The majority of spiritual schools, as well as the transpersonal and integrative psychology, talk about two personality centres. One refers to the separated external self or ego, dealt with by the psychology of ego. The other is the higher self or spiritual/permanent self, as referred to by the mentioned psychological and spiritual schools. Our higher self is not just an idea, but also an actual experience in which the centre of our identification moves from the separated ego towards the identification with the actual centre of the psyche, which Jung referred to as selfhood, as the centre of our being, located at the centre of our body and at the centre of the psychological experience of ourselves. In this way our perception of ourselves becomes integral – physical, emotional and mental.




The goal of our spiritual development is to unite the external separated self, that is, the defence ego, with the internal, wider and more complete part of our being – with the essential or permanent personality.


Such an integrated experience, when the external self finds its internal basis in the essence or higher self, could be referred to as, homecoming, finding yourself, uniting yourself, or internal marriage, which represent only a few of the names given by different spiritual schools when describing the same experience.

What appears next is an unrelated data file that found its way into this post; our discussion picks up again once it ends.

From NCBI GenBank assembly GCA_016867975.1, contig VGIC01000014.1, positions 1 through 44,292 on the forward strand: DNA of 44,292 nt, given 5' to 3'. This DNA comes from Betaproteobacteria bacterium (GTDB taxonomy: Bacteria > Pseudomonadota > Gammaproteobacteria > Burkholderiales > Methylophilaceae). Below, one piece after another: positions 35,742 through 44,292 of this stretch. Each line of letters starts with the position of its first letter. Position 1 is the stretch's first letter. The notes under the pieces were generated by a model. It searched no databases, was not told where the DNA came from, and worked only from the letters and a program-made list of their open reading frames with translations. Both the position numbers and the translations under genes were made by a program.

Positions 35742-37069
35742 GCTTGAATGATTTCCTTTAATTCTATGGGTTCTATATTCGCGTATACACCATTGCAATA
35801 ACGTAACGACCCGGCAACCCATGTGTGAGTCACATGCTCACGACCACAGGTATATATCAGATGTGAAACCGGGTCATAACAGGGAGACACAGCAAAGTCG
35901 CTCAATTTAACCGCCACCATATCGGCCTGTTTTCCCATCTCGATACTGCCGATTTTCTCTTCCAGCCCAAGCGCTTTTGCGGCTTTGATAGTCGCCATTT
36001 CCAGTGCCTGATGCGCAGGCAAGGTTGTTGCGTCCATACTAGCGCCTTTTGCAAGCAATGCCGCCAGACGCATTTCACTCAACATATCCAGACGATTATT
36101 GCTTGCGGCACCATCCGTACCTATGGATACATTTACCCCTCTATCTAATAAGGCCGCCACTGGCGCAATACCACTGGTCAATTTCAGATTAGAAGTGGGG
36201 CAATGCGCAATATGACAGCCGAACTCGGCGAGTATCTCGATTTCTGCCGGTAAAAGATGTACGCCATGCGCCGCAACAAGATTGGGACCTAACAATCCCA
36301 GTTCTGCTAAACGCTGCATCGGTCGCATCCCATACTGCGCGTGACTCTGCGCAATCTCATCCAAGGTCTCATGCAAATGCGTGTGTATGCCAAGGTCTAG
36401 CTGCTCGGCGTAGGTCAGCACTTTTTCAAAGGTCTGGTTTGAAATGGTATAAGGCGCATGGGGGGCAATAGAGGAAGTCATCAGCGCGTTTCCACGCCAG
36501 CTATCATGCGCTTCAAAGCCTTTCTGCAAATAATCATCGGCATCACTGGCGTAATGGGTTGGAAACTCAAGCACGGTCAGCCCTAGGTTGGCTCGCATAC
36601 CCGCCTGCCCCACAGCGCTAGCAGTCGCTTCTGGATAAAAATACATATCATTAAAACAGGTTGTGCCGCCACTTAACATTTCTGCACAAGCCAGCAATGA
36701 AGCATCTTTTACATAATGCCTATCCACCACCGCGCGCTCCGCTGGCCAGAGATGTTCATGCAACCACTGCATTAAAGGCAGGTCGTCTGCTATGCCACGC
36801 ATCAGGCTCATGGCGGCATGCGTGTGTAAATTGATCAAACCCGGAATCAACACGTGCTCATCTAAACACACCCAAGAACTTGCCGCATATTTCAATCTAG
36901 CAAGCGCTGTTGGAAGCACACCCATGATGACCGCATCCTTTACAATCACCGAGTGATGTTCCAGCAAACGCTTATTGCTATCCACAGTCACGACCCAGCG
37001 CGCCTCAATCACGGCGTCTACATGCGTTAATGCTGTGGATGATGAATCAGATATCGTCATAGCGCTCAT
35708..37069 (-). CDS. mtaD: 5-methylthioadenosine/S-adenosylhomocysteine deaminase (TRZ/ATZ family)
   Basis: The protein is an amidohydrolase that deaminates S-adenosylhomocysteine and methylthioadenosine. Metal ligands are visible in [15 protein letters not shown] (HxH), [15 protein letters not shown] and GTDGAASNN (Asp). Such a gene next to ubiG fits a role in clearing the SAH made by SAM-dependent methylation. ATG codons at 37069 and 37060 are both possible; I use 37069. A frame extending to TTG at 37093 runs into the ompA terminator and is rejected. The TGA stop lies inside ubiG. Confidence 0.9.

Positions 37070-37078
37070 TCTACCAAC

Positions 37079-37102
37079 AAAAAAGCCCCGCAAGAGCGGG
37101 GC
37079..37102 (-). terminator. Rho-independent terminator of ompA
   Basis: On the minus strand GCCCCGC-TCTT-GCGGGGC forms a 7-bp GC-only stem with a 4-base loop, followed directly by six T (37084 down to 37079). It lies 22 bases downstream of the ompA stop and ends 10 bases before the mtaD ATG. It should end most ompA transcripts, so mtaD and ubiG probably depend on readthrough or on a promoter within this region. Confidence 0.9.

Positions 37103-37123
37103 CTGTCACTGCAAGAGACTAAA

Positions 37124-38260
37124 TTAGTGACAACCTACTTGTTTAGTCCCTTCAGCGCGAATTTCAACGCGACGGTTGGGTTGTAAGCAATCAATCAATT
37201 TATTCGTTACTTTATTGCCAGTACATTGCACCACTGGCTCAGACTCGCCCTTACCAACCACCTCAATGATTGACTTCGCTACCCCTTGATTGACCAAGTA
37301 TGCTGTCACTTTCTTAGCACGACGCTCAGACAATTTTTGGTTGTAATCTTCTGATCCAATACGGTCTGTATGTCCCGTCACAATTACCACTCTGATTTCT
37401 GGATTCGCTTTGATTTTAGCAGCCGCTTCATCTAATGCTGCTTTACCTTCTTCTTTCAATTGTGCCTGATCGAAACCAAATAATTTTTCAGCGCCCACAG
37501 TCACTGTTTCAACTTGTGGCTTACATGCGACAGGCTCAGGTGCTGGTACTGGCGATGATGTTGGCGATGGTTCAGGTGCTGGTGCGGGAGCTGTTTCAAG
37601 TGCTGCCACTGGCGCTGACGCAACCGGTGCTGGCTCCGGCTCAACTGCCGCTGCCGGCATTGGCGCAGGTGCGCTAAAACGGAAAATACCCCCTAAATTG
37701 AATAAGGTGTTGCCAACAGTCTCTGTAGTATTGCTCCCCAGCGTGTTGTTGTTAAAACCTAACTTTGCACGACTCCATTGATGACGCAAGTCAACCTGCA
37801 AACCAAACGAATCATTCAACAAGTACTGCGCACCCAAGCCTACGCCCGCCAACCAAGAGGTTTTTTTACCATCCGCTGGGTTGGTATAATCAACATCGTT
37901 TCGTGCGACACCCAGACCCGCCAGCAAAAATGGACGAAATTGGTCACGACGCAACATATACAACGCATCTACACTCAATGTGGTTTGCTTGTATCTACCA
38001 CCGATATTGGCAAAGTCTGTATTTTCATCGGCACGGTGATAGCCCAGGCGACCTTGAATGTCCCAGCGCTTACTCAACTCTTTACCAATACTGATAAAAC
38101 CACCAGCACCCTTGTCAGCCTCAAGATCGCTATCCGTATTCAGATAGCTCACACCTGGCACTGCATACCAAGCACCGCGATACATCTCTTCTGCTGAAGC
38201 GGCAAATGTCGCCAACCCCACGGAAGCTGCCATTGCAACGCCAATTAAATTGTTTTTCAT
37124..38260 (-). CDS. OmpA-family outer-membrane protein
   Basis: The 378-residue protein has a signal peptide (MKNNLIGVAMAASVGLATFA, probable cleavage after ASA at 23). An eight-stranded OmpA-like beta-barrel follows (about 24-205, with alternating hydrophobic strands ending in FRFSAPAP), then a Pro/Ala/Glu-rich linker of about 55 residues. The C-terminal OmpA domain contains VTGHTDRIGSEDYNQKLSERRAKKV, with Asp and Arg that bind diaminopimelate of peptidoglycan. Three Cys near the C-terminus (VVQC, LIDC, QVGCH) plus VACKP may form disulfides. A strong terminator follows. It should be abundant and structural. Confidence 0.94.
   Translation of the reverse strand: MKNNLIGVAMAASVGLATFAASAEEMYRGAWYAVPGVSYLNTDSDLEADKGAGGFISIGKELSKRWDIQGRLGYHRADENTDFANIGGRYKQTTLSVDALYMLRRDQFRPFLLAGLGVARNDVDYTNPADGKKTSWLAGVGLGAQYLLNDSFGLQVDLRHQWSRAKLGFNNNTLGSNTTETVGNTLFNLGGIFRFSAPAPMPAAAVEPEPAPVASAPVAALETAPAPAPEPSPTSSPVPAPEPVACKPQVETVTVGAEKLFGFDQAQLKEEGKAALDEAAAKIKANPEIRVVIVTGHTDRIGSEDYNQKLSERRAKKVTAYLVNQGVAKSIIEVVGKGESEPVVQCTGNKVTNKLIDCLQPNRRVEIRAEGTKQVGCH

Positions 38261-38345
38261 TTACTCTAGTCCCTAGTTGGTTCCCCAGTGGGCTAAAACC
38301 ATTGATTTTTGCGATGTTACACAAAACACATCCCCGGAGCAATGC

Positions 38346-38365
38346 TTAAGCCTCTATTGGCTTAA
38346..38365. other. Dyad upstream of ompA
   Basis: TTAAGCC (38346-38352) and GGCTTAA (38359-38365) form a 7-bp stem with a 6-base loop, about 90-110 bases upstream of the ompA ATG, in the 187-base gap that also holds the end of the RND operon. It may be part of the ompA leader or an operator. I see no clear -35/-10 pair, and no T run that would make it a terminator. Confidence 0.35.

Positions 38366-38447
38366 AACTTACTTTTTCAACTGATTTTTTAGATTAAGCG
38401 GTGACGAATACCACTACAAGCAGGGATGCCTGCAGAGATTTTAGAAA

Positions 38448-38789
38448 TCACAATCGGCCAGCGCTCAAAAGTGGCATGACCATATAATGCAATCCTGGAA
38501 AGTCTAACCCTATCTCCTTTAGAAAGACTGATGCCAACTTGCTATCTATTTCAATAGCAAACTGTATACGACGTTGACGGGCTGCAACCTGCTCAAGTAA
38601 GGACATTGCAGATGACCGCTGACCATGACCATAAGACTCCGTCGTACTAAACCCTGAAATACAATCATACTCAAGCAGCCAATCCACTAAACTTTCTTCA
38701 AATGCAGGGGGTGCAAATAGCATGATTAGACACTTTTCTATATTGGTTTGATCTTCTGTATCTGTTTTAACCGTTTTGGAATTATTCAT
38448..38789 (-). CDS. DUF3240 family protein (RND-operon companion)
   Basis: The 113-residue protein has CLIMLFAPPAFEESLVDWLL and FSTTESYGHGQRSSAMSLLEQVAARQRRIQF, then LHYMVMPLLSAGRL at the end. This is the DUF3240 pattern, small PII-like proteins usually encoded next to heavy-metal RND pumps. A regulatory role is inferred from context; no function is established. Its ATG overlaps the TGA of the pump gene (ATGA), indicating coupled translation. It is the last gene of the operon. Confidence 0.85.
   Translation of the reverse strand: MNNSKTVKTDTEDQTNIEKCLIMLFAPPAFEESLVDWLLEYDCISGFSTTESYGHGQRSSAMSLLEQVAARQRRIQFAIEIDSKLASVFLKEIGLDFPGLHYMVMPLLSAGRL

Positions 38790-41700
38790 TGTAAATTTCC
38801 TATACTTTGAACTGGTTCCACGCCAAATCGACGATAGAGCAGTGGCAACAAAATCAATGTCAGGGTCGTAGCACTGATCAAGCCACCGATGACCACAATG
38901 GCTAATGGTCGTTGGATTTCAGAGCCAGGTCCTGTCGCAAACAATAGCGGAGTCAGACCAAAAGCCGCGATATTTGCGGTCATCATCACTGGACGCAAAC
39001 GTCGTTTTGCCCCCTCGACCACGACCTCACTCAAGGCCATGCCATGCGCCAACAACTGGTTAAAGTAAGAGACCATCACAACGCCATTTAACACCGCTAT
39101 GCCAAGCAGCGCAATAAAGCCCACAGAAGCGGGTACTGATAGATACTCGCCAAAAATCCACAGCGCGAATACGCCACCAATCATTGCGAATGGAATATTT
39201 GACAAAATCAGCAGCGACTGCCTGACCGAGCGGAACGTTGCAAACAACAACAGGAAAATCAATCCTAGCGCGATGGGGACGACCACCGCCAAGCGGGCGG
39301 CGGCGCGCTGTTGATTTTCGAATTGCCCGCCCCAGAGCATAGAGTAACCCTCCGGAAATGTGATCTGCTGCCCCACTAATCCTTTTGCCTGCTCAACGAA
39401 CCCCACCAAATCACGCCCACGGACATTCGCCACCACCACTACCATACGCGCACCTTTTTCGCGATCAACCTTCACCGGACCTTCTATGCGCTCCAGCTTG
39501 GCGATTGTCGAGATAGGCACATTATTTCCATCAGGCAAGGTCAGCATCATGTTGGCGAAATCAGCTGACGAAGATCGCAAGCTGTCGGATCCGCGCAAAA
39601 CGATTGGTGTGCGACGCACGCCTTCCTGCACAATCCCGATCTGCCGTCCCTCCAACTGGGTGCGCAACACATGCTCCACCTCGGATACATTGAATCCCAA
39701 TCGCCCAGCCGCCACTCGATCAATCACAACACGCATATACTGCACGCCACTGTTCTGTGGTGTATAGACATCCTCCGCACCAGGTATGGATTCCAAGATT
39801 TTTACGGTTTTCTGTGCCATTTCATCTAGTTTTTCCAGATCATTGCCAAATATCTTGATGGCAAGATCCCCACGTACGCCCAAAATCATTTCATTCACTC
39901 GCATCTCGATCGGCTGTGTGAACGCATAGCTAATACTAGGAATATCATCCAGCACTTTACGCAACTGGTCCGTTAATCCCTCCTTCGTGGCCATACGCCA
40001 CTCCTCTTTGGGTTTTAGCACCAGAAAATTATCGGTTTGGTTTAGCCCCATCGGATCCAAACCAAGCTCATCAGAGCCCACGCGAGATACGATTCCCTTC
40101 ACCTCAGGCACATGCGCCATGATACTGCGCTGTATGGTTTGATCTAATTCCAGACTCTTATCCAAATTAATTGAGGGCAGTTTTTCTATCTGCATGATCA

When we reach this phase of development, our separated external self is seldom parted from its source in a way it used to be. Such united and connected – integrated – life of the ego and the essence we call the life from personal essence. The increase of integrity, authenticity, paying attention to actual needs and overcoming of fear and selfishness are only a few characteristics resulting from this unification.

Viewed from the outside, everyday life looks the same as before, but our presence in it is deeper and our satisfaction greater. Each of its manifestations is followed with the feeling that everything is fine, that life is good and that we are – regardless of the phases we are going through – fine.


On the other hand, the feeling of disunity between the external and internal self is the source of the feelings of separateness and dissatisfaction.

The way out of this is in revisiting the blocked emotions or emotional pain. By entering the emotional process, we let go of any dissatisfaction, remove the barriers and create a space which is free of any pain from the past.

In that sense, the integrative psychotherapy primarily represents the first step towards a relief of any painful emotions. However, in a deeper sense it also leads to the unity with our true self, with our essence.

In this process, the psychological and spiritual components overlap, thus leading towards the spiritual integration. Taking the responsibility for our own ego, that is, for maturing in the sense of psychology, results in the transcendence of ego, that is, maturing in the sense of spirituality.